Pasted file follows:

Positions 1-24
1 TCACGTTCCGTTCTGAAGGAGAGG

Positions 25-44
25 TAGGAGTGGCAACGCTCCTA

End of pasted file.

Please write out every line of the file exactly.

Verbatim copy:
Positions 1-24
1 TCACGTTCCGTTCTGAAGGAGAGG

Positions 25-44
25 TAGGAGTGGCAACGCTCCTA